The writers and editors of Matthew’s gospel, did not understand the basic meaning of the most prevalent teaching that Jesus’ gave, “the last will be first and the first will be last.”

 

These imposters in the early church betrayed the teaching of Jesus providing justification for their miserly behavior and ambitions. Those who would withhold from others the gifts they had received from God under the mistaken notion that the gifts of heaven are distributed according to some standard other than the selfless love God has for all of God’s children, those people do harm to the promise of the Gospel and obscure the way. A person is not rewarded in because they are smart, people are not punished because they are foolish or unprepared.

 

The commandment that Jesus issued is simple: Love one another, as I have loved you.

 

To be a Christian means that you have made a commitment to love God with all your heart, and all your strength and all your mind. A Christian is meant to love their neighbor even as they love themselves. Jesus tells us that within these words the entire code of the law, and all of the teachings of the prophets are contained.

 

Jesus expressed his understanding of this law in the most beautiful synthesis: Do unto others, as you would have them do unto you.

 

This parable in today’s Gospel betrays that teaching. The writers of Matthew’s Gospel put a lie in the mouth of Jesus, in doing so they did great damage to everyone who sought to follow in the way after them.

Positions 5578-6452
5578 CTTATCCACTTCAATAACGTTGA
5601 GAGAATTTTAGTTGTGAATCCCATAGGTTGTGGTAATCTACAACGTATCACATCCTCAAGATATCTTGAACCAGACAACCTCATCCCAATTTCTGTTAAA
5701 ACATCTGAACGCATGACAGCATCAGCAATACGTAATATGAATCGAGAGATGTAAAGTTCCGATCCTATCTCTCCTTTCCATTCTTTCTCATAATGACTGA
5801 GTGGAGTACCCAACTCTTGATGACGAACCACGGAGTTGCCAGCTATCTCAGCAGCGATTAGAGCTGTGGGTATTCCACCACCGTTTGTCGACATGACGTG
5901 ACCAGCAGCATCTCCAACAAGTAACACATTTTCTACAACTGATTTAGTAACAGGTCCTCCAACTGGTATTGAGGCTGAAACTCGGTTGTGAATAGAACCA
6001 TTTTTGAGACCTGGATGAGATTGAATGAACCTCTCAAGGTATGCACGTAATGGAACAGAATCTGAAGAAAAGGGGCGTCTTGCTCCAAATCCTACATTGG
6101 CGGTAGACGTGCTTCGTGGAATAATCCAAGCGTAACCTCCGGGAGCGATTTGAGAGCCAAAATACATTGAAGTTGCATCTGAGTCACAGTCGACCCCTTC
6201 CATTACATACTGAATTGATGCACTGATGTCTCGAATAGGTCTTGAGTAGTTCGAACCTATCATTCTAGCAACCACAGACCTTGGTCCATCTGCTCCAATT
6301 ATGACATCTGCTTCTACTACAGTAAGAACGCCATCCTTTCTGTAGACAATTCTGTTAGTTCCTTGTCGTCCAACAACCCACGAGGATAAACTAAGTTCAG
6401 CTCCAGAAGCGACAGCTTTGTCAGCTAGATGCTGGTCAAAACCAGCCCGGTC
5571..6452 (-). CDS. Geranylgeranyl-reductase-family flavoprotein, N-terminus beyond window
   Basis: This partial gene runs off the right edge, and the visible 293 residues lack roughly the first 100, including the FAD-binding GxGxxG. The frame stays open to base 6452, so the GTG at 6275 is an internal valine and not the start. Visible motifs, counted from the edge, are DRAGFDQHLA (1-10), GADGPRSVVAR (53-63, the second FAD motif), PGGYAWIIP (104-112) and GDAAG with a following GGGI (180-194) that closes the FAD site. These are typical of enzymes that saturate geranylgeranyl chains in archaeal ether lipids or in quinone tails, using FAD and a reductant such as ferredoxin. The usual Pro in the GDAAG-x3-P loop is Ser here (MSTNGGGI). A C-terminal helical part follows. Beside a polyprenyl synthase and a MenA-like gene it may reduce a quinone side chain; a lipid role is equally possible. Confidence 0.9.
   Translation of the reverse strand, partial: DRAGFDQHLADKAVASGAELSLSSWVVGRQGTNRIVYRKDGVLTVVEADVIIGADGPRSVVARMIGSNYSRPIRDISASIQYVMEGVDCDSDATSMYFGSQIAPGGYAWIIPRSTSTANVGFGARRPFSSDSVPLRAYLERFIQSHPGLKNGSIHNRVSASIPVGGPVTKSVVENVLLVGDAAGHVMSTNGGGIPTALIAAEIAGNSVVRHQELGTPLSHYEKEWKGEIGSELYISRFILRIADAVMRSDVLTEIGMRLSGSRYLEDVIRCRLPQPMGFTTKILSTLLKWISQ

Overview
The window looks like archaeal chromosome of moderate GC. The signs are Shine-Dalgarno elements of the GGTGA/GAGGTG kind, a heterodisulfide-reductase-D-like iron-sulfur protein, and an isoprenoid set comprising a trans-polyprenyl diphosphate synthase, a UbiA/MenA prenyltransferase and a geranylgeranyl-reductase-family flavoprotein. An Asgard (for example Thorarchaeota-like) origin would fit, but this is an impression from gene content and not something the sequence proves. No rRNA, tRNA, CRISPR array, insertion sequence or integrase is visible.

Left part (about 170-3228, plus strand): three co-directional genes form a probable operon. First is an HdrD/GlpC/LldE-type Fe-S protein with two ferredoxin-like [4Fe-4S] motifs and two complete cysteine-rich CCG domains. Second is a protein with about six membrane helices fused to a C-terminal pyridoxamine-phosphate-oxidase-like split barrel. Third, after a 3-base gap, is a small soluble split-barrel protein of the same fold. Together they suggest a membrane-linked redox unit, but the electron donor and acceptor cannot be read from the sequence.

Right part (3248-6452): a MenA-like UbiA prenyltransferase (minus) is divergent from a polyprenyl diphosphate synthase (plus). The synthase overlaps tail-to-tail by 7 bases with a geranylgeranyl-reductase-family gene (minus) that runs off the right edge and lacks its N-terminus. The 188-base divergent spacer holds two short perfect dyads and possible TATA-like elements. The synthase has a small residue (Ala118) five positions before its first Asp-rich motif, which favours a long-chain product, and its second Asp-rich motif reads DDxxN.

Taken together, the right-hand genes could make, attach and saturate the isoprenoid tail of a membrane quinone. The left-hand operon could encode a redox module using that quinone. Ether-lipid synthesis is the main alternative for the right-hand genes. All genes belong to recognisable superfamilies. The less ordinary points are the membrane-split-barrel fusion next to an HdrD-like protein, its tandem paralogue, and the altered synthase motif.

First Reading – Wisdom 6:12-16 ©

 

Wisdom is Found by Those Who Look for Her

 

Wisdom is bright, and does not grow dim.

 

By those who love her she is readily seen, and found by those who look for her.

 

Quick to anticipate those who desire her, she makes herself known to them.

 

Watch for her early and you will have no trouble; you will find her sitting at your gates.

 

Even to think about her is understanding fully grown; be on the alert for her and anxiety will quickly leave you.

 

She herself walks about looking for those who are worthy of her and graciously shows herself to them as they go, in every thought of theirs coming to meet them.

 

 

Responsorial Psalm – Psalm 62(63):2-8 ©

 

For you my soul is thirsting, O God, my God.

 

O God, you are my God, for you I long;

  for you my soul is thirsting.

My body pines for you

  like a dry, weary land without water.

 

For you my soul is thirsting, O God, my God.

 

So I gaze on you in the sanctuary

  to see your strength and your glory.

For your love is better than life,

  my lips will speak your praise.

 

For you my soul is thirsting, O God, my God.

 

So I will bless you all my life,

  in your name I will lift up my hands.

My soul shall be filled as with a banquet,

  my mouth shall praise you with joy.